My friend Ulrike Reinhard has just released the first issue of WE Magazine, a fascinating labor of love that explores issues of collaboration and identity, while challenging the notion of what consitutes a magazine. WE is available for purchase or download via Lulu.com, but all the content is available online under a creative commons share-alike license.
Ulrike explains that this release is the preview of a quarterly magazine, focused on the idea of understanding what “we” means in the age of the internet, and what “we” are capable of, collaborating, competing, sharing and creating in different ways. The project was sparked by an observation from Henry Jenkins, commenting that YouTube really needs to be considered as WeTube, a place that isn’t just about individual creators but about the communities that lead to creation.
I’m working my way through the interviews in the magazine, which often include videos as well as transcripts with thinkers like Joi Ito, Dan Gillmor and Sugata Mitra. Ulrike was kind enough to interview me for the magazine about Global Voices while I was still recovering from eye surgery – if you’re interested in watching an interview with me as I squint uncomfortably, please check it out. But make sure you check out the whole thing – I think WE is onto something, and I think it’s great that they’re sharing their thinking with the whole web, customers and browsers alike.
I would have left this comment on the WE magazine site, but there doesn’t seem to be any way to comment on articles. Being Indian myself, I followed the Sugata Mitra article first, and I have to say that he has managed to overgeneralise, mischaracterise, and broadly insult Indians from across the country. Personally, I am appalled that they’d publish an article of this sort.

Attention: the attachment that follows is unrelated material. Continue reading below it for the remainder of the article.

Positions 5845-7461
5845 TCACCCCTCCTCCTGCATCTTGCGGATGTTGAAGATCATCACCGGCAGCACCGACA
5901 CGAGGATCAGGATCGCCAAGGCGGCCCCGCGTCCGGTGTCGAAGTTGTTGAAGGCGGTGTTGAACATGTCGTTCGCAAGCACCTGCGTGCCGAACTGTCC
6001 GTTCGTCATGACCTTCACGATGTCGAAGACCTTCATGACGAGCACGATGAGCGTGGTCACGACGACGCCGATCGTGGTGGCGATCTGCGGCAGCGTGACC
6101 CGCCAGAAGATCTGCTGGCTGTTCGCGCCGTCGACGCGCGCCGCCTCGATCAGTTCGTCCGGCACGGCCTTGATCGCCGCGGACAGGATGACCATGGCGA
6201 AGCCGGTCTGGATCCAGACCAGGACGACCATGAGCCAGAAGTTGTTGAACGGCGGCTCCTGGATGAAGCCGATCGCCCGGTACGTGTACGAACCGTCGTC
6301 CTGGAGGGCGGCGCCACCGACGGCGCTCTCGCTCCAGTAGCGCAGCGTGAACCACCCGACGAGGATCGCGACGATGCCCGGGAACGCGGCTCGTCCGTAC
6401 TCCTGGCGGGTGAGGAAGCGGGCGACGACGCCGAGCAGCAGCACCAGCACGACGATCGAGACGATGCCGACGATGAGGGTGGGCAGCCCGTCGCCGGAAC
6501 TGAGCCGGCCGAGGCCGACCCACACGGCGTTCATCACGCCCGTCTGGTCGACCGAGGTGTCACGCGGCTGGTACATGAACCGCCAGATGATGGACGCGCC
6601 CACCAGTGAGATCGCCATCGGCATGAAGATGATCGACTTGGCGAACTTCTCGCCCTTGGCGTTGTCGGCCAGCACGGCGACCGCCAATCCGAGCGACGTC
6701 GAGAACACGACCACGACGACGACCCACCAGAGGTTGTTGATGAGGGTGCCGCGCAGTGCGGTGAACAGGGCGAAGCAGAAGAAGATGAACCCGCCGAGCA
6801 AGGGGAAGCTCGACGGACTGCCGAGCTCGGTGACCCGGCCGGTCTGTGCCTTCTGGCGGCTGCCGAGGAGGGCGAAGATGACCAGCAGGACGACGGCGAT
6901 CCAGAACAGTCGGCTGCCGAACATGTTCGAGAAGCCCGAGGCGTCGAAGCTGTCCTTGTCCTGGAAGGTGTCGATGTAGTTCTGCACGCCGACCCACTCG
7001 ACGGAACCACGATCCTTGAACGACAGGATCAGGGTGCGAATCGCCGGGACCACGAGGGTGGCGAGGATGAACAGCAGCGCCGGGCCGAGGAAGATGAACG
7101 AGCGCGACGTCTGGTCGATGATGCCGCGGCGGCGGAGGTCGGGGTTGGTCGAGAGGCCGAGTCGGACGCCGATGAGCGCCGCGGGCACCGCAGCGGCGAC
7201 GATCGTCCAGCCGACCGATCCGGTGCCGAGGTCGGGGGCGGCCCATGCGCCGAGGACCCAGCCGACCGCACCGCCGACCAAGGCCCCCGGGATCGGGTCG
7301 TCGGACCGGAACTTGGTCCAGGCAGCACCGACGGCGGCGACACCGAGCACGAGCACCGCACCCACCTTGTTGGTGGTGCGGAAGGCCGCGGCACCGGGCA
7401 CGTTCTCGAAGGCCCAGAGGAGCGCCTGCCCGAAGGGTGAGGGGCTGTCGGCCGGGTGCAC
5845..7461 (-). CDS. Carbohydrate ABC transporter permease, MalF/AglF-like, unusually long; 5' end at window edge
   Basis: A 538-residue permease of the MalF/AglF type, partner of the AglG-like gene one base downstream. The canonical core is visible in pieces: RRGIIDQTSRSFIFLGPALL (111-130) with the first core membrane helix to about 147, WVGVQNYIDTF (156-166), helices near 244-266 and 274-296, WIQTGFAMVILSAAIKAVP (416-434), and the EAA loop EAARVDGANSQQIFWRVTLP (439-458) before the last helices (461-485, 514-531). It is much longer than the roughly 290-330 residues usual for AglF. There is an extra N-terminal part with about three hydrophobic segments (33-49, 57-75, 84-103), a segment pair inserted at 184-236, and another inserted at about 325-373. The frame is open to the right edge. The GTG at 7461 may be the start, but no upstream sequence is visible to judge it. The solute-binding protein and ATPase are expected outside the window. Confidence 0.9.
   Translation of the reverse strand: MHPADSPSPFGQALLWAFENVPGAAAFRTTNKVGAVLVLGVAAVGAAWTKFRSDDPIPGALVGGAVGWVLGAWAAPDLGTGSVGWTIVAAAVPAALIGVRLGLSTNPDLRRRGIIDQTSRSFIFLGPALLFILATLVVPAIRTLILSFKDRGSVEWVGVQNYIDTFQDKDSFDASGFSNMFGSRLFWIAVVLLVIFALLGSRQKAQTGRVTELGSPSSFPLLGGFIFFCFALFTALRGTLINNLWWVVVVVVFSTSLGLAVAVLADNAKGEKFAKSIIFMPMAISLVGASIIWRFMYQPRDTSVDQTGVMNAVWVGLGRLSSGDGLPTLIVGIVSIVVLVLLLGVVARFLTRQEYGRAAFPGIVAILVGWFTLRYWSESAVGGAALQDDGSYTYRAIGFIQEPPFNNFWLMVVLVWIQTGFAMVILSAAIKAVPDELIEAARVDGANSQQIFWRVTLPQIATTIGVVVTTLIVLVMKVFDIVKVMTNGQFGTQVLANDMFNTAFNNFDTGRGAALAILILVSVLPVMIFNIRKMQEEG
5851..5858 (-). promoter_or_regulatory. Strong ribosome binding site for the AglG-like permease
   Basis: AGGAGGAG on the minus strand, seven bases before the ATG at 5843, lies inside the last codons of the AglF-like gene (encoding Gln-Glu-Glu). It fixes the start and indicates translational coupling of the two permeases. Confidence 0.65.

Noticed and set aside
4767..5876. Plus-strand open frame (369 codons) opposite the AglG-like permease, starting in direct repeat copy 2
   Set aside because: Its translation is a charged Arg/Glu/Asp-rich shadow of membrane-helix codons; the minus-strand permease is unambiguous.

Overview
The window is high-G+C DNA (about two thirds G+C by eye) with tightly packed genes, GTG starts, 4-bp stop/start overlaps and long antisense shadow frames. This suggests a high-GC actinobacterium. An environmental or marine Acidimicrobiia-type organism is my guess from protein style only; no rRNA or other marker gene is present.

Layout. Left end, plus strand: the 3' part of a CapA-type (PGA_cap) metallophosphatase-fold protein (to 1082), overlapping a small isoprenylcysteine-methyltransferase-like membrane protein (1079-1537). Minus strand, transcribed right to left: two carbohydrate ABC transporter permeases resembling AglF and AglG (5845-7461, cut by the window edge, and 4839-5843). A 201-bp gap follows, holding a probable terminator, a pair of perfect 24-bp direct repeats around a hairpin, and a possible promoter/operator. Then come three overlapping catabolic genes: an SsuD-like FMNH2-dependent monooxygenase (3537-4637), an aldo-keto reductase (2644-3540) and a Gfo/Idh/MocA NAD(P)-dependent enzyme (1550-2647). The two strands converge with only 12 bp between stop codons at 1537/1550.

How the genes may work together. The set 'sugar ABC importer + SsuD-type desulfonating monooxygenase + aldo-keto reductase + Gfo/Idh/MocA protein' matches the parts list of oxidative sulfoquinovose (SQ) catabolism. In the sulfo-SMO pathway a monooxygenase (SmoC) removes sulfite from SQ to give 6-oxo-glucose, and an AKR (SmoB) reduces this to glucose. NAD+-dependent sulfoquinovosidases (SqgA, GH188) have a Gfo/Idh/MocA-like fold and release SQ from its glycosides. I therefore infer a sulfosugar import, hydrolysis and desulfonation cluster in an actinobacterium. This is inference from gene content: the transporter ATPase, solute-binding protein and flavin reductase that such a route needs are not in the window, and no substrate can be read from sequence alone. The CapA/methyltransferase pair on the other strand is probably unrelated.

Sadly, I have to agree with Ashwin’s negative first reaction to WE. A quick flip through made it seem more like a kind of expanded multi-media blogroll of a small group of buddies than a magazine. But having cool friends doing interesting thing does not equal being inclusive or representative. (separate question whether inclusive is what makes good media, but inclusive is what they’re self-proclaiming) and as Ashwin’s comment makes clear it’s not a recipe for quality journalism either.
I hope the enthusiastic folks at WE, who obviously have lots of good energy and intentions, will a) walk the walk about getting input from their audience (no comments? are they kidding?) and b) work a little harder to figure out who their audience is and what they might want.
@Ashwin + @Persephone Miel
Thanks for your good note!
Not allowing comments on http://www.we-magazine.net was just through an oversight. Comments were enabled on the “home”-blog, but not on single pages. Sorry for that!
Comments are switched on now and should be enabled for everyone on every page and article.
Maybe you give us a second chance discussing your feedback and critics over there? We would love to do so…